“Cover this flooring up; it’s just sitting out here in the rain, and I don’t want it to get destroyed,” she directs a volunteer as we make our way around the neighborhood. It’s those volunteers that drive RTP, Seldin says. Sure, there are a few construction crews that they work with regularly, but most of their workers, on a day like today, are volunteers from area businesses and colleges. Today, some Penn design students are working on the 16 houses in west Philly, and Sunday a bunch of Drexel students will be helping out. A substantial portion of their volunteers, she says, also come from RTP’s corporate sponsors, including consulting giant Booz Allen Hamilton and Wells Fargo; still more are unattached volunteers.
When the program was in its infancy, the exclusively college-kid volunteers worked on fewer than a dozen houses per year; today, they have worked with nearly 35,000 volunteers of all stripes, and worked on nearly 1,500 Philadelphia homes.
If workers from groups like Wells and Booz seem a little out of place doing major and regular restorative work, well, that’s part of the founding ethos of RTP. The group was put together nearly 30 years ago by a group of Wharton grad students, who were trying to change the perceptions—and the reality—of what business-types can offer an urban community. Back then, it was known as Christmas in April; about 10 volunteer students would work on one home at a time. But the outfit expanded exponentially, and renamed itself Rebuilding Together Philadelphia in 2004 following its conversion to a fully-fledged non-profit a few years earlier.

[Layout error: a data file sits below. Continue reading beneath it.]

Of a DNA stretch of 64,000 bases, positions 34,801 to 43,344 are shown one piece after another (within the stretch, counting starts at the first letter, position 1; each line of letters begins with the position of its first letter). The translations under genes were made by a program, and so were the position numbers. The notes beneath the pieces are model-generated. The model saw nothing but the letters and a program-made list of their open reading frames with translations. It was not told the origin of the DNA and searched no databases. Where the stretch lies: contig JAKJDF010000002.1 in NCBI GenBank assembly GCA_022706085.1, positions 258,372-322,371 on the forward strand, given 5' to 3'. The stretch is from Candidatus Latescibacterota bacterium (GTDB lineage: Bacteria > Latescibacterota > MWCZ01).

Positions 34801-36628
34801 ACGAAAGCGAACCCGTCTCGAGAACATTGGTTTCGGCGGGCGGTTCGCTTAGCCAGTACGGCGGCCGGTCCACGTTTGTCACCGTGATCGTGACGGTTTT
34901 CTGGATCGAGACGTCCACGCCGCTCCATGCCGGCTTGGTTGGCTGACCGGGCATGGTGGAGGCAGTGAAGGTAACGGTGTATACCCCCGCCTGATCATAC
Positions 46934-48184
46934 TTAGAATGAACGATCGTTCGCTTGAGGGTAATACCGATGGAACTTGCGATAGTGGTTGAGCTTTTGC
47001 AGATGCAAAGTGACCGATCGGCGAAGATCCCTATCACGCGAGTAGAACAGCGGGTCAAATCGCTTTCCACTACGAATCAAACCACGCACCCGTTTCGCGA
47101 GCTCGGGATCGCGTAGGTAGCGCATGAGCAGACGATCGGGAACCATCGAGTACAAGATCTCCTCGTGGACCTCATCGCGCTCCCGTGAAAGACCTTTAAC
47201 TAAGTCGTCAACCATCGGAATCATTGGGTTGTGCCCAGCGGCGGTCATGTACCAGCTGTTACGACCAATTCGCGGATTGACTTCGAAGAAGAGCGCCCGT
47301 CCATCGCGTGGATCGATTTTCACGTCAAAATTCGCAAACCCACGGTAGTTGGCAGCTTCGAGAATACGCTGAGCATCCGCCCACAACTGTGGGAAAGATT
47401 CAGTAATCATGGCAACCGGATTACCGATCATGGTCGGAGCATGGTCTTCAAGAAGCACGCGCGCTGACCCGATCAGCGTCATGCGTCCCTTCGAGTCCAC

Today, that philosophy that drove those Wharton students still propels RTP, an example of a pertinent social consciousness among the sort of capitalism that often can be a bane, both real and perceived, to underserved communities. In addition to the Lenfest Foundation and the Philadelphia Housing Development Corporation, the organization is funded by FHL Bank in Pittsburgh, and by Wells Fargo—which contributes money and manpower to the work of keeping people in their homes.
That work is no small thing. Research has shown that one of the primary reasons why people are forced to leave their homes—more than higher taxes, or gentrification—is the cost of repairs. Fixing a roof, or clogging leaks or sealing off drafts can sometimes cost more than low-income residents can manage, even if they own their homes outright. These issues can cause or exacerbate chronic health problems, like asthma. And houses that are falling apart, and then abandoned, have an effect on the whole neighborhood: An abandoned house decreases the property value of other houses on the street by $8,000.